What is in this article?:
- Arizona Veg IPM: whitefly-CYSDV management, pythium link, weed seeds and fire
- Pythium linked to sudden wilt and death of watermelon plants
- The effect of fire on weed seeds
- The current spring melon harvest period is a good time to review whitefly management in fall produce and melons crops;
- The fungus-like pathogen Pythium is associated with significant losses in several desert watermelon plantings;
- Burning vegetation can effectively kill weed seeds.
The latest Arizona Vegetable Integrated Pest Management Update from the University of Arizona (UA) Cooperative Extension in Yuma, Ariz. released June 14, 2011.
Sanitation and whitefly-CYSDV management
By John Palumbo, UA Research Scientist and Extension Specialist
With the spring melon harvest well under way, it is important to begin thinking about whitefly management in fall produce and melons crops.
The first line of defense in avoiding whitefly issues in fall plantings is for pest control advisers and growers to do a good job controlling whiteflies on cotton this summer. This may be particularly important since the cotton acreage has increased significantly this year.
However, before whitefly management begins in cotton, it is important that whitefly populations be prevented from building up to large numbers in the spring melons that are currently being harvested.
In surveying melon crops for Cucurbit Yellow Stunting Disorder Virus (CYSDV) this spring, it became readily apparent that a large proportion of the spring melon acreage throughout the area was grown near cotton.
In fact, our surveys show that on an area-wide basis more than 83 percent of the melon acreage this spring was grown either adjacent to or within a one-quarter mile of cotton (See Melon Survey). In the Dome Valley and Wellton, about 95 percent of the melon acreage was grown adjacent to cotton.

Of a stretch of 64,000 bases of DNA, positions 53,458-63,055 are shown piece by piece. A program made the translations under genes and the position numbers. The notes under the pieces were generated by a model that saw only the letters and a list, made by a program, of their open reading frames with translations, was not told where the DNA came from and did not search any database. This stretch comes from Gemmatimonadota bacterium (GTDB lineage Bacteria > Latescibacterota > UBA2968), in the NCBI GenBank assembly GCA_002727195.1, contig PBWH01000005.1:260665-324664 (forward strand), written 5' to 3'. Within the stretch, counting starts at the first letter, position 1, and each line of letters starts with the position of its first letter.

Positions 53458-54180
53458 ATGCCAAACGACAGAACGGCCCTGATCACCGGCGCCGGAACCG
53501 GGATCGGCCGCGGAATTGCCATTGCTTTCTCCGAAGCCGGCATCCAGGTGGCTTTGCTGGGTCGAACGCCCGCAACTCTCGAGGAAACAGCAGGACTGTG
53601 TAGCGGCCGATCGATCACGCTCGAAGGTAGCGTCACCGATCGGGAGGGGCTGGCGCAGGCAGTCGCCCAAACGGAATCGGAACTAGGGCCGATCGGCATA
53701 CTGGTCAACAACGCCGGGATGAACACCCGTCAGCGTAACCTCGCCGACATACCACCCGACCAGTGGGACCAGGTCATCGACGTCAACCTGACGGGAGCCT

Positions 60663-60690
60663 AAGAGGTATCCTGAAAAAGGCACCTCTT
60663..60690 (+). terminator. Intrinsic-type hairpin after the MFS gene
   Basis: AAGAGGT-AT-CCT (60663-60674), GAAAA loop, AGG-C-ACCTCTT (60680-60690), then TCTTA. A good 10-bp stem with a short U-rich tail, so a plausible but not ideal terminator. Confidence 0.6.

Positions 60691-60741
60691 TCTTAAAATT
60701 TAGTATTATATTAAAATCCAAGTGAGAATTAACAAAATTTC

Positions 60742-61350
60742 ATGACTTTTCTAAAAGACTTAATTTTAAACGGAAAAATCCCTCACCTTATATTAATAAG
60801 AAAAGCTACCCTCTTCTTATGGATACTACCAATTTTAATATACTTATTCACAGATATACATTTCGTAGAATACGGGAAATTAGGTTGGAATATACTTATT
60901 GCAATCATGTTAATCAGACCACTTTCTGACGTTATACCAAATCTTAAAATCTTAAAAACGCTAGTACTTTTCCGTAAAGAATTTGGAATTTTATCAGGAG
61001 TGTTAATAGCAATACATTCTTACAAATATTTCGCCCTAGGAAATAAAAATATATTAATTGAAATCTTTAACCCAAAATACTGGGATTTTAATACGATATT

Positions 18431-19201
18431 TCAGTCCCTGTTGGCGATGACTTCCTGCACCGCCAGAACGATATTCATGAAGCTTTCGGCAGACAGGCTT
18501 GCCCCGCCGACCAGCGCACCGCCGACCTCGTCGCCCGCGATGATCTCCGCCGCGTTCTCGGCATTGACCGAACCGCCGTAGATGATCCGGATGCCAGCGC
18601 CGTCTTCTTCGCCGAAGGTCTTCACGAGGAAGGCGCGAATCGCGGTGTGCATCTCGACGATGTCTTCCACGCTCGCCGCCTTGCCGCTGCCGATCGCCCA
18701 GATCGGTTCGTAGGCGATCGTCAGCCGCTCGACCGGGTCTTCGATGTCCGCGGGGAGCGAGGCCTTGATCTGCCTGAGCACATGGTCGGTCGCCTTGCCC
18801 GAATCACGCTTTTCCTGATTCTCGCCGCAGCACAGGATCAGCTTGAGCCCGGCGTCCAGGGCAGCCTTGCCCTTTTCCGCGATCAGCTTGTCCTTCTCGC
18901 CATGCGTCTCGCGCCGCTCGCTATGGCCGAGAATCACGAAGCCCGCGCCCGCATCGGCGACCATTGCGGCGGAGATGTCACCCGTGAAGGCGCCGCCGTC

Although whitefly numbers have been relatively light thus far, increased whitefly numbers have been observed over the past week in melons coinciding with higher temperatures and area-wide melon harvests.
Proper sanitation in spring melons is critical to preventing unnecessary whitefly buildups in cotton. It is highly recommended that melon growers quickly destroy plant residue as soon as possible following harvest. A delay in disking under melon fields following harvest can provide a large source of adult whiteflies that will readily disperse into cotton especially when they don't need to fly very far.
These fields also potentially extend the host-acquisition period for CYSDV. Good news though - to date CYSDV incidence in spring melons has been relatively low this spring, and was most evident in the north Yuma Valley as shown in the 2011 Spring Melon CYSDV Survey.
Contact Palumbo: (928) 928-782-3836 or firstname.lastname@example.org.